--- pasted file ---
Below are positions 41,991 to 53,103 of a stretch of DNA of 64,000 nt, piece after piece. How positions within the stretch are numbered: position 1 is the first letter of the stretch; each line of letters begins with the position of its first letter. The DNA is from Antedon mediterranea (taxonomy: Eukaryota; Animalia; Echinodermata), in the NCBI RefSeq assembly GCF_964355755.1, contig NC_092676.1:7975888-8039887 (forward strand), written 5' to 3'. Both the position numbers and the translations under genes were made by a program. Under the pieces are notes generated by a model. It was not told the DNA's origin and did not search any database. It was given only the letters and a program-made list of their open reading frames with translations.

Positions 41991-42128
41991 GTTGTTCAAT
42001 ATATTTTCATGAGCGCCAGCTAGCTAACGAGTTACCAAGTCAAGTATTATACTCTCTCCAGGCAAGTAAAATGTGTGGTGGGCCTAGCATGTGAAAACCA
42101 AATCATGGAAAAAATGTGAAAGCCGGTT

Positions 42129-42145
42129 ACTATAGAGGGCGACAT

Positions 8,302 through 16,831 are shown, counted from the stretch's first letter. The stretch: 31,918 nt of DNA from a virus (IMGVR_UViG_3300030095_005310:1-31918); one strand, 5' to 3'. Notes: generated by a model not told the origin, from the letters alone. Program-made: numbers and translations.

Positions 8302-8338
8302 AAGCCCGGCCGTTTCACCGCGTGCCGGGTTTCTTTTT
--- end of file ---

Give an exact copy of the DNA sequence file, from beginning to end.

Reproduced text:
Below are positions 41,991 to 53,103 of a stretch of DNA of 64,000 nt, piece after piece. How positions within the stretch are numbered: position 1 is the first letter of the stretch; each line of letters begins with the position of its first letter. The DNA is from Antedon mediterranea (taxonomy: Eukaryota; Animalia; Echinodermata), in the NCBI RefSeq assembly GCF_964355755.1, contig NC_092676.1:7975888-8039887 (forward strand), written 5' to 3'. Both the position numbers and the translations under genes were made by a program. Under the pieces are notes generated by a model. It was not told the DNA's origin and did not search any database. It was given only the letters and a program-made list of their open reading frames with translations.

Positions 41991-42128
41991 GTTGTTCAAT
42001 ATATTTTCATGAGCGCCAGCTAGCTAACGAGTTACCAAGTCAAGTATTATACTCTCTCCAGGCAAGTAAAATGTGTGGTGGGCCTAGCATGTGAAAACCA
42101 AATCATGGAAAAAATGTGAAAGCCGGTT

Positions 42129-42145
42129 ACTATAGAGGGCGACAT

Positions 8,302 through 16,831 are shown, counted from the stretch's first letter. The stretch: 31,918 nt of DNA from a virus (IMGVR_UViG_3300030095_005310:1-31918); one strand, 5' to 3'. Notes: generated by a model not told the origin, from the letters alone. Program-made: numbers and translations.

Positions 8302-8338
8302 AAGCCCGGCCGTTTCACCGCGTGCCGGGTTTCTTTTT